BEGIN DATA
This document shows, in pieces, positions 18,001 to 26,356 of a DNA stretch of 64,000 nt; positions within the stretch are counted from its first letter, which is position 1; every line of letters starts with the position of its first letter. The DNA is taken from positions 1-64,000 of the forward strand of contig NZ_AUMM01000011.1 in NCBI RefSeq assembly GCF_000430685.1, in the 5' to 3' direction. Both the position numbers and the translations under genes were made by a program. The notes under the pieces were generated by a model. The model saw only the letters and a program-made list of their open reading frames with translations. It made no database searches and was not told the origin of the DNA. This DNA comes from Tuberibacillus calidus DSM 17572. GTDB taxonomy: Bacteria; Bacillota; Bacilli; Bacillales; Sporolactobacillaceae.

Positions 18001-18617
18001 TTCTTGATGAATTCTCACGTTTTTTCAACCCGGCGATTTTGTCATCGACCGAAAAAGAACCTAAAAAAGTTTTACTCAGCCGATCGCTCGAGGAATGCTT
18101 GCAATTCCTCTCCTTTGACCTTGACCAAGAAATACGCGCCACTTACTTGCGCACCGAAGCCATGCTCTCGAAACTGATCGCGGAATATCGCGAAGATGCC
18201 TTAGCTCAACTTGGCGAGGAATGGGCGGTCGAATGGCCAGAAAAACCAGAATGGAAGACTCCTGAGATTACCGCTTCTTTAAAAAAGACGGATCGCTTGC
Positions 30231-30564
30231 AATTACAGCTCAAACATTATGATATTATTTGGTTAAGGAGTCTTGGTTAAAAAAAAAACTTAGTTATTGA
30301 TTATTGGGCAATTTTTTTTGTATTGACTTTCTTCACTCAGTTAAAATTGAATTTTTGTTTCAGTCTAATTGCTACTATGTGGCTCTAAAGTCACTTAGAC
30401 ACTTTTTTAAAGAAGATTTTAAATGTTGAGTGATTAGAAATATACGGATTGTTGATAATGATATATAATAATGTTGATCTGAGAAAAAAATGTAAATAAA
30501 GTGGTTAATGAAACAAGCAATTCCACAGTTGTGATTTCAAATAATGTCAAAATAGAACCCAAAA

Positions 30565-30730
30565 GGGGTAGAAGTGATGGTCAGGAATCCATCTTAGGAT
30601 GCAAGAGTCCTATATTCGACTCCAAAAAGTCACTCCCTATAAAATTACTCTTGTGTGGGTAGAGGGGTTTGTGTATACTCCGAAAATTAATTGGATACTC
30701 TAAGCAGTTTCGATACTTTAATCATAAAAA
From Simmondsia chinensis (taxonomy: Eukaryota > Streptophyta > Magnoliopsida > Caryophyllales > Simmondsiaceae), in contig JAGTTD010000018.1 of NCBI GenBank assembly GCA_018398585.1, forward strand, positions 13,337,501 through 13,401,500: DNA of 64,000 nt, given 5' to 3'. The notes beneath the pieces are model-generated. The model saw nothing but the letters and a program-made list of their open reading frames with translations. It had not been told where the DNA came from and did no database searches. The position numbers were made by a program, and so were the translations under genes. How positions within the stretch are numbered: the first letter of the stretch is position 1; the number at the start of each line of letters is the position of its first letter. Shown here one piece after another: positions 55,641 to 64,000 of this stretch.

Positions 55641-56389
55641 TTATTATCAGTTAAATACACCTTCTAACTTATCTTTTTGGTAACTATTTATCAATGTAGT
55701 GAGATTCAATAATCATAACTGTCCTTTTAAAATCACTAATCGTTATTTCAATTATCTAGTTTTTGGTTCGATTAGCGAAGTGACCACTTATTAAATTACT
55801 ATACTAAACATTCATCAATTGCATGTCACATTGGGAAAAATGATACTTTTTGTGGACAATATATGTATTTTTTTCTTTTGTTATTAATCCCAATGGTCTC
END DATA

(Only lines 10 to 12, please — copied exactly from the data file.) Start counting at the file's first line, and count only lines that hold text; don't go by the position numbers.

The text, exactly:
30501 GTGGTTAATGAAACAAGCAATTCCACAGTTGTGATTTCAAATAATGTCAAAATAGAACCCAAAA

Positions 30565-30730
30565 GGGGTAGAAGTGATGGTCAGGAATCCATCTTAGGAT